Since patient-practitioner relationships in naturopathic medicine are built on trust and connection, it’s important to have a better understanding of who we are and what some of our beliefs are, rather than simply the treatments we offer. Hopefully these will translate into some serious considerations in favour of consulting a naturopathic team, but more importantly it will help you conceptualize naturopathic philosophy.
Make yourself at home at Thrive Health!
We’re warm, friendly, and family-oriented. Our commitment to organic, holistic and nature is all-encompassing, and extends to the atmosphere we create in our office. That means that when you walk into our clinic you should feel comfortable and at home. Your kids too!
We really want to get to know you. Before we treat you, we need some details –and we love the process of getting acquainted with patients! In addition to telling us the usual health history, we like to know about your lifestyle, work, diet and even things like your home life if you are comfortable to share. We want to know about your concerns and questions too- we’re here to learn about you as a person, not a patient.
We want to treat the problem, not just the symptoms. While we do have treatment options that help reduce discomfort and pain, we’re most interested in finding the underlying or root cause of whatever is ailing you or your child. Also critical to naturopathic philosophy is helping teach you about improving your health rather than simply diagnose. This way we build on your everyday health and long-term healing rather than simply short term treatments. Which brings us to our next principle…
We don’t just want to get you healthy; we want to keep you healthy! Naturopathic medicine is as much about prevention as it is about treatment. In fact, we believe that prevention is a powerful “drug” for many of the acute conditions and ailments that patients commonly suffer from. We’ll help you to improve your entire lifestyle to optimize your present and future health. We invest in our patients and look out for their psychological and physical wellbeing.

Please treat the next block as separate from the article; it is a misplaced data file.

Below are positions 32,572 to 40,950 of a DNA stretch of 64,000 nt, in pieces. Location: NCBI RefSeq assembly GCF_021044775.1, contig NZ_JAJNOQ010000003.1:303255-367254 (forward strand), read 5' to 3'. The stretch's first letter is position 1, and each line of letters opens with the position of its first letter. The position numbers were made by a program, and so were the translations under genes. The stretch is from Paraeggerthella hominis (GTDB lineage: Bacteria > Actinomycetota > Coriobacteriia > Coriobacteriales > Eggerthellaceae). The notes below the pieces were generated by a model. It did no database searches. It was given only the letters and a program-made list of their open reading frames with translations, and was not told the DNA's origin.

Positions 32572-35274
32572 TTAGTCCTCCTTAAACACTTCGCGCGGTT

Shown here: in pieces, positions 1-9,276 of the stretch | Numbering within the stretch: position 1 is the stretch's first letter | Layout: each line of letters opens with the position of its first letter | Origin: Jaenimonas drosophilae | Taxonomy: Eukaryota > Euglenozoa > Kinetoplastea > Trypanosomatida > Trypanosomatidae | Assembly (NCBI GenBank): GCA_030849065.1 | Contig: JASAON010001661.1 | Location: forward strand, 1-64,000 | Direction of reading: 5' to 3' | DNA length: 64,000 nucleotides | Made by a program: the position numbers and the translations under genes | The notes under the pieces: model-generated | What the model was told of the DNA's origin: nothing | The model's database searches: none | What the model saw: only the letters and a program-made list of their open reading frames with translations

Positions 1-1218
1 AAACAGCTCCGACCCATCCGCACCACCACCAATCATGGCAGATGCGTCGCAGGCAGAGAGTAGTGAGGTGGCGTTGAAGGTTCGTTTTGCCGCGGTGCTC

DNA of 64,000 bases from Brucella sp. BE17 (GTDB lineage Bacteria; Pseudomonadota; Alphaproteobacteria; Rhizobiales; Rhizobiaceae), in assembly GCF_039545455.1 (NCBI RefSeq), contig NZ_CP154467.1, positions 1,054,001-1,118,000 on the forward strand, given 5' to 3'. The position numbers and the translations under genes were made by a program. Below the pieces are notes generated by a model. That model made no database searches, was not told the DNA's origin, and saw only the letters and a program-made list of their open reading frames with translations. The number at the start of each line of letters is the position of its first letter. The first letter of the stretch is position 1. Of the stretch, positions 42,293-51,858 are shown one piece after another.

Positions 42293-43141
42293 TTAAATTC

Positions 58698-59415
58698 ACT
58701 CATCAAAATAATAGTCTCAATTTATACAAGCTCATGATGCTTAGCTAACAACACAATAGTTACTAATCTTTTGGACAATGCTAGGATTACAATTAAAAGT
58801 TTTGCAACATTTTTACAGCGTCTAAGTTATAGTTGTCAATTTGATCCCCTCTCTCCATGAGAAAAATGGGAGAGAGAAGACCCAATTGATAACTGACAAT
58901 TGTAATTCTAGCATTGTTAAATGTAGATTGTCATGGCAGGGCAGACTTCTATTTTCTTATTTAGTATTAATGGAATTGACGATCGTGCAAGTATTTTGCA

We (like you) try and avoid pain, side effects, invasiveness, and chemicals! It’s our goal to treat you gently, naturally and effectively. We understand that you want to minimize risk to your health, the health of your children, or the health of your unborn baby. We take these objectives seriously. Know that you’re in good hands and that treatment doesn’t have to be unpleasant; it can in fact be soothing and relaxing.
Naturopathic medicine and alternative therapies can provide you with a very unique brand of care. It’s particularly useful to examine these options if you’re in a position where traditional medicine isn’t working for you. For example if you are pregnant, breastfeeding, trying to conceive, or looking to treat an infant or young child, you’ll likely want to avoid synthetic medicines and invasive practices. We can help you find the natural alternatives that will work best for you and your family.